Now imagine that person has had all those heart-stopping words I mentioned above said to them, and you weren't even at their side to catch them when they crumpled. That they've been told "not to give up". That there are "still options". Yes, those are good things to hear. But you both know what matters is what you haven't heard. Which are the words "cure" or "recovery" because nothing is impossible, but it's very, VERY unlikely that they're on the table.
Even if a matter of days ago they were in a place called "remission" and were starting to feel hopeful, and talk about the future and mundane things like whether or not to get new windows in their house, because it's really very hot in a heatwave when you can't get air through. Now they are in a very different place, one where they use the word "will" and how to repurpose the plans they had for their wedding one day for their funeral, and deciding who will eventually get custody of the cat.
What would you do? I really hope you don't know from experience. I really hope you've never had the tsunami of shock and loss and devastation and anger and misery wash over you. That you've never felt such incredible sorrow for the person who got the news, but also desperately cheated of what you had taken for granted would always be there - them. I hope you haven't burst into uncontrollable tears 4 or 5 times a day. I hope that opening a kitchen cupboard to see a mug with a positive slogan hasn't made you angry to the point of tears at the person who made it. Because "the future" isn't "good". It, pardon my language, fucking sucks. Because it's uncertain and bleak and empty.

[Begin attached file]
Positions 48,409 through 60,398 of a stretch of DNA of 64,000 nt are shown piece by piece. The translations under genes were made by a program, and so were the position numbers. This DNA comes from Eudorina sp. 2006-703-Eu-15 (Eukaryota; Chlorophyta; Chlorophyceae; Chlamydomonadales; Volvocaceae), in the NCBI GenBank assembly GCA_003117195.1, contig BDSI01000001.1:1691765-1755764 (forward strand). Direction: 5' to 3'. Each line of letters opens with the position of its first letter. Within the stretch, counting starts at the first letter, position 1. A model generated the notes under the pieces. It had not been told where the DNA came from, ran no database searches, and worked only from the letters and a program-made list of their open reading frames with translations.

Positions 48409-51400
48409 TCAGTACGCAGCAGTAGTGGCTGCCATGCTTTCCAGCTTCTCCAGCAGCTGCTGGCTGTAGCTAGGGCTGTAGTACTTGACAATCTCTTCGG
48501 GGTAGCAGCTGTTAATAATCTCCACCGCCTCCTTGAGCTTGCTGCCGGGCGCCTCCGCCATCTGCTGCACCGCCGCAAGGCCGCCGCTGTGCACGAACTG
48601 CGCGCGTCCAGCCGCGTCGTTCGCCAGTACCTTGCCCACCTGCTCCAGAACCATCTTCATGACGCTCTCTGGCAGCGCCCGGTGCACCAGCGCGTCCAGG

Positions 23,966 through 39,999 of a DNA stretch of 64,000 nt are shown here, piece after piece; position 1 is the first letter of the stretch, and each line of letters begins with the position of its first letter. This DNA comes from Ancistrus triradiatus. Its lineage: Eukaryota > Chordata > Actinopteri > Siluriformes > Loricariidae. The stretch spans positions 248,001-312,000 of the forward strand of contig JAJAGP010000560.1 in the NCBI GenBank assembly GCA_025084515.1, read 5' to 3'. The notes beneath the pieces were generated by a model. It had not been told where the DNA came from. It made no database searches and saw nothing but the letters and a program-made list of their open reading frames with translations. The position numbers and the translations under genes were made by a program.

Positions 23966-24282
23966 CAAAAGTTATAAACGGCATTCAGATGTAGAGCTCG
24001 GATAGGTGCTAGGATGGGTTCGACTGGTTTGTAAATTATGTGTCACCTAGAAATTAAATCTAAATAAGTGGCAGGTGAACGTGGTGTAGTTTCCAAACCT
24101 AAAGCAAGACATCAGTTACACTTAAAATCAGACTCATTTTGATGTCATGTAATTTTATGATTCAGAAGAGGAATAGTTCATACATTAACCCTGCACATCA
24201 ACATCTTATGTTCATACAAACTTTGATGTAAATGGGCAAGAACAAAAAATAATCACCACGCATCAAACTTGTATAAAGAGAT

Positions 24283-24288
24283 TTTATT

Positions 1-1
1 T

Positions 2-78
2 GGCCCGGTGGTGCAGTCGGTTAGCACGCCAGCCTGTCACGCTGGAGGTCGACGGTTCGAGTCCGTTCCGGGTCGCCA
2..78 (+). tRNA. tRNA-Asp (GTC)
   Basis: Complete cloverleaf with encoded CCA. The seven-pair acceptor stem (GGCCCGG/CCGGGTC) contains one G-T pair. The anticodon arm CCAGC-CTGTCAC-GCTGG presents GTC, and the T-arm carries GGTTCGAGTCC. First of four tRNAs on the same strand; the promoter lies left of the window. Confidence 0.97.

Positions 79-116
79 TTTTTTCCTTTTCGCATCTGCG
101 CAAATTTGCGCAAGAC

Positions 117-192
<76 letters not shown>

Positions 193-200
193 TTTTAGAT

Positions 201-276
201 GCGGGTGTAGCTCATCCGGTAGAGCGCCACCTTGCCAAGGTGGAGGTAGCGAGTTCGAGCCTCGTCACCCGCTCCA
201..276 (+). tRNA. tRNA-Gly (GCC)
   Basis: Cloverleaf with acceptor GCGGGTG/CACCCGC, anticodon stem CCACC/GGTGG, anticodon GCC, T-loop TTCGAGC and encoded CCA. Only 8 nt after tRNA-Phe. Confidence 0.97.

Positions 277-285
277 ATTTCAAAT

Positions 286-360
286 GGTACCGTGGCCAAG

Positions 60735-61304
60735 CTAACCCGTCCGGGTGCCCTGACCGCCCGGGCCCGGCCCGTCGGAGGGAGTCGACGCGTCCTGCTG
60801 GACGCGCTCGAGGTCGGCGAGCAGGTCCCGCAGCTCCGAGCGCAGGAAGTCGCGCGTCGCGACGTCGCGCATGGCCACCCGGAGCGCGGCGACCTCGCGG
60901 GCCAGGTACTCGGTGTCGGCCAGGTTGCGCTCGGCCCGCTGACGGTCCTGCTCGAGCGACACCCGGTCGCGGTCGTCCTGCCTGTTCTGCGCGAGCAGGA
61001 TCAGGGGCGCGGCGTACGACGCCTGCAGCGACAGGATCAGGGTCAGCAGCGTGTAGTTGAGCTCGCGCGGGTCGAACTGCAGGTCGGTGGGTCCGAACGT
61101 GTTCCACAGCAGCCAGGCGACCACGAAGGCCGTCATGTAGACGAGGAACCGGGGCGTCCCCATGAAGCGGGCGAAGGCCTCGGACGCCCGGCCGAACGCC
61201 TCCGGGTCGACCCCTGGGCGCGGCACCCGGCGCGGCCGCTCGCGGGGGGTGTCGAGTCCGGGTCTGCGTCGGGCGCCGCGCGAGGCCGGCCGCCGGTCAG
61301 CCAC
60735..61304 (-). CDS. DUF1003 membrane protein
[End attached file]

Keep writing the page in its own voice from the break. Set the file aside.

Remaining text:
***Takes a deep breath***
I didn't write this post to pour my grief over everyone who reads it. Or for sympathy. Or to send you away depressed and wondering who would want to be coached by someone so emotionally overwrought?!
I wrote it because, especially in this high pressure work world most of us find ourselves in, it's easy to get lost. To lose track of what we actually need to focus on, and what is just the general clamor of the workplace. The time suck of the never-ending inbox of reply-alls. The must-win-battles and the non-neogtiables and the annual strategy refresh that are all heaped on top of the day job.
I talk to clients all the time who are overwhelmed by the expectations they feel weighed down by. That what is piled upon their plate seems more and more, but the plate doesn't grow to match. And we work out what they're going to do in the time available, NOT how they're going to do everything that's asked of them. A subtle difference that's a lightbulb moment for most of us.
The advice I have is, get into the habit of asking - how much does this really matter? How vital is it to the successful operation of this company? And how much does it matter in the moment because so-so has sent an angry email, so-so is presenting to the Board, or so-and-so wants us to drop everything and "jump on a call"?
When you do, I think you'll find that there's very little that really matters. Very little worth really worrying about, very little that really deserves your precious time and energy. And please spend that on the things and people who do matter. While I'm pretty sure you'll find that you won't find an ROI calculation for it, let's just call it infinity.